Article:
• President. No one knows just what a president does. I've asked dozens of executives, and everyone's answer is different. Some say a president oversees staff functions--human resources, finance and strategy--while the COO oversees daily operations. Others proclaim that the president is a synonym for COO, especially in smaller companies. Yet sometimes, the president fills gaps left by the COO and CEO. Or sometimes, the title goes to someone you want at the strategy table but who doesn't have an obvious C-level title. In any case, you should think long and hard about whether you need someone to fill this title, or if your company is fully covered with a CEO and COO.

  • Chief Financial Officer (CFO). Plain and simple, your CFO handles the money. They create budgets and financing strategies. They figure out if it's better for your business to lease or buy. Then they build the control systems that monitor your company's financial health. The CFO is the "bad guy" who won't let you buy that really cool videoconferencing equipment and makes you pay down a commercial loan instead. While you mope about it in your office, the CFO will be busy figuring out which customers, business lines and products are profitable, so next year you can afford the really cool videoconferencing equipment.

    Believe me, you'll know when you need a CFO. Do you lie awake at night dreaming about numbers? No? Then you need to bring someone on board who does. You want a person whose dream birthday gift is a calculator and a blank book of ledger paper. Money is your business's blood, and in entrepreneurship, cash flow is everything. You don't know the difference between cash flow and profit? Run--don't walk--to the nearest phone and go find yourself a CFO.

  • Chief Marketing Officer (CMO). Recently, companies have been bringing in a marketing expert at the C-level rather than as just a vice president. The reason is simple: Many current business battles are battles of marketing, so corporate strategy often hinges on marketing strategy. The CMO owns the marketing strategy--and that often includes the sales strategy--and oversees its implementation. The CMO will know (or learn) your industry inside out and helps you position your product, differentiate it from your competitors' products, enlist distributors, and make sure customers learn to crave your product.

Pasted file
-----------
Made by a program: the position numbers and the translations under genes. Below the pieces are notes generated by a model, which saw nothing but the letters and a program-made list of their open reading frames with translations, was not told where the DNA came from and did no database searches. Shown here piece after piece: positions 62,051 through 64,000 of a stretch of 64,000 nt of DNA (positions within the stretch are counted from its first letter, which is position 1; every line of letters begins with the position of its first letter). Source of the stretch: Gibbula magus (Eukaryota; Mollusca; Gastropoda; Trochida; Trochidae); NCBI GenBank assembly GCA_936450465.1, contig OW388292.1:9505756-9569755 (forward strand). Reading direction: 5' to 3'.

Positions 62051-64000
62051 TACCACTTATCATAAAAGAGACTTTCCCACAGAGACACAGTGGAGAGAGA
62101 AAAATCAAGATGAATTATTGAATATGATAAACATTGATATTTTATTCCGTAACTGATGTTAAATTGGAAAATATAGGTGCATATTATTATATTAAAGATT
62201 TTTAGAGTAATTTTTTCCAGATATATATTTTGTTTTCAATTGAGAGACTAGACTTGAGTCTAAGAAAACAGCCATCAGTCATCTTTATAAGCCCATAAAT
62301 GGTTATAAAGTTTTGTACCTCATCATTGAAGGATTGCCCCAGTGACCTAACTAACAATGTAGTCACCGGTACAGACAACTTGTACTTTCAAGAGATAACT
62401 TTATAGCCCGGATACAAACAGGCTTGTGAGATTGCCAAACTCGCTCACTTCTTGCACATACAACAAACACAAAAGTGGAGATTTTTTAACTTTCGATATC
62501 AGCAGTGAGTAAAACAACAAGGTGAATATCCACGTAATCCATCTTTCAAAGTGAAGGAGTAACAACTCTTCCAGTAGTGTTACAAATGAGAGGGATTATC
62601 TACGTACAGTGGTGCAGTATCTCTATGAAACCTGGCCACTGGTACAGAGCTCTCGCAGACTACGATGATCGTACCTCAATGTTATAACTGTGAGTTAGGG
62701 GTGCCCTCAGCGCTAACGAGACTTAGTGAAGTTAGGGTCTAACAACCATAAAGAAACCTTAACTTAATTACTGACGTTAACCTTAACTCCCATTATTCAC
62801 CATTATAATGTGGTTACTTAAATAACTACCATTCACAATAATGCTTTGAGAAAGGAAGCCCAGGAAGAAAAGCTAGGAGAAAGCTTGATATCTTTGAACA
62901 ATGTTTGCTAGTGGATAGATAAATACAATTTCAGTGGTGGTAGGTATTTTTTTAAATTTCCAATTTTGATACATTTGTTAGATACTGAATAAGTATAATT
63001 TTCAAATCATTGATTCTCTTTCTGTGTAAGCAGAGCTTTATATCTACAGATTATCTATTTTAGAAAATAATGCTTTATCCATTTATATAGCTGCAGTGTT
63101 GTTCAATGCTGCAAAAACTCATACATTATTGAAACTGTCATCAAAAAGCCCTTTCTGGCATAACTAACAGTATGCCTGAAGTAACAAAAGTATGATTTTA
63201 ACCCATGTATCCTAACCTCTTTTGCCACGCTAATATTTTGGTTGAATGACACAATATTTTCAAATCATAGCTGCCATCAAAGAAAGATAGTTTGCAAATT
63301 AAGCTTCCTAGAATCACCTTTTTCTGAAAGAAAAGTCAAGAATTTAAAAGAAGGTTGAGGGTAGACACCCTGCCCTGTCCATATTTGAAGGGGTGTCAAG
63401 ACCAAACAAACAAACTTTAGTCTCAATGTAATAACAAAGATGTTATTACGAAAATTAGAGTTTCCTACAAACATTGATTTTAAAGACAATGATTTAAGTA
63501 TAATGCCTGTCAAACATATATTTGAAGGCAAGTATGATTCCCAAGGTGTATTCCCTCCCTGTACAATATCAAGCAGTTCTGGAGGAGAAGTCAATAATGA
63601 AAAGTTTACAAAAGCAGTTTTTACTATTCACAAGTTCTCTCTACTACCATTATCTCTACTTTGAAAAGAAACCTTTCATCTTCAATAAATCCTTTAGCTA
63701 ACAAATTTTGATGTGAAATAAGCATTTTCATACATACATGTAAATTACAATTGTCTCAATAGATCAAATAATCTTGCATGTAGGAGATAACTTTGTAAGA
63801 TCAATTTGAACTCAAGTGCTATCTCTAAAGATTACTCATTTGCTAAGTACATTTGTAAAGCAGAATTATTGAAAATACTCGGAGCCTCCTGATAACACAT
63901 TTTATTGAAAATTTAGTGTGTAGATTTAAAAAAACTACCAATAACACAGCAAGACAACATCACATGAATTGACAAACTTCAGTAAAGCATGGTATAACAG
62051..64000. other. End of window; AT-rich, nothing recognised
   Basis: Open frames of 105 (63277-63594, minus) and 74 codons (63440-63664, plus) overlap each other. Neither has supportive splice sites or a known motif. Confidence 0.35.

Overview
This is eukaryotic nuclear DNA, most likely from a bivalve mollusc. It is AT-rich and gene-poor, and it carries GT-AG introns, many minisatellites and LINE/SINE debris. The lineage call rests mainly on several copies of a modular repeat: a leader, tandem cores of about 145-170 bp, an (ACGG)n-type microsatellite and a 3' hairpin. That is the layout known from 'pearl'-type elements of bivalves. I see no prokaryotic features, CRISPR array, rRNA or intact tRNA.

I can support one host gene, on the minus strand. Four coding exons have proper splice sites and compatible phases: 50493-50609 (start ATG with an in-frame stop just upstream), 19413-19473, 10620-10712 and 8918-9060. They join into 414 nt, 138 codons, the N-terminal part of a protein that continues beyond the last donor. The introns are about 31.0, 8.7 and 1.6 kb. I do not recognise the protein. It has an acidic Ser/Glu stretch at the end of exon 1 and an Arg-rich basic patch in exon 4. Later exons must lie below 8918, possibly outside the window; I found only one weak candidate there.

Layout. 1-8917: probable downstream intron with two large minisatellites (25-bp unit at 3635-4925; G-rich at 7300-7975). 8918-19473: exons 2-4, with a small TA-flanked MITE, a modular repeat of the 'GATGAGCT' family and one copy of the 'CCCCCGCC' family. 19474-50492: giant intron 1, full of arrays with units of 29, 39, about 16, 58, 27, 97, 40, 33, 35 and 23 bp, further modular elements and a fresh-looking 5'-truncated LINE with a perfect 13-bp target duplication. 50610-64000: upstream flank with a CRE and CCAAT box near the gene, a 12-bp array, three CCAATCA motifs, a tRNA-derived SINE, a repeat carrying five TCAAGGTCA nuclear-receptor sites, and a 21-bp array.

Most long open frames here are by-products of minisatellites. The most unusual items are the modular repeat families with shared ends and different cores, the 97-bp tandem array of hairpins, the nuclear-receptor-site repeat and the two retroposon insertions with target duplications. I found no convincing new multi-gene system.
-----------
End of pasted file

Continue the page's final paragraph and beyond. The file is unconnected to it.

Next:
If your business's success depends mainly on marketing, you need a CMO. That might be you--but only if you have time to keep up with competitors, oversee the marketing implementation, and still do the rest of your job--and do it well. Otherwise, you need to look for the person with the sunny disposition, Blackberry in hand, keeping up on what's hot and what's not.

  • Chief Technology Officer (CTO). I'm a techie from way back, so I'm pretty opinionated about CTOs: Many of them just don't belong in the C-suite. A CTO should keep up with technology trends, integrate those trends into the company's strategy, and make sure the company keeps current when it's necessary. They should not be buying new toys and leading-edge technology just because it's the latest, greatest thing out there.

    You need a CTO if technology impacts your business or industry strategically. (If you're in tech yourself, or your industry relies heavily on technology, that means you.)

    Here's a quick test to find out if your CTO can link technology and strategy: Ask your CTO how a company's chosen programming language choice affects strategy. If the answer sounds more sophisticated than "It makes it easier to find programmers," your CTO just might know how to think strategically.

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Stever Robbins is a venture coach, helping entrepreneurs and early-stage companies develop the attitudes, skills and capabilities needed to succeed. He brings to bear skills as an entrepreneur, teacher and technologist in helping others create successful ventures.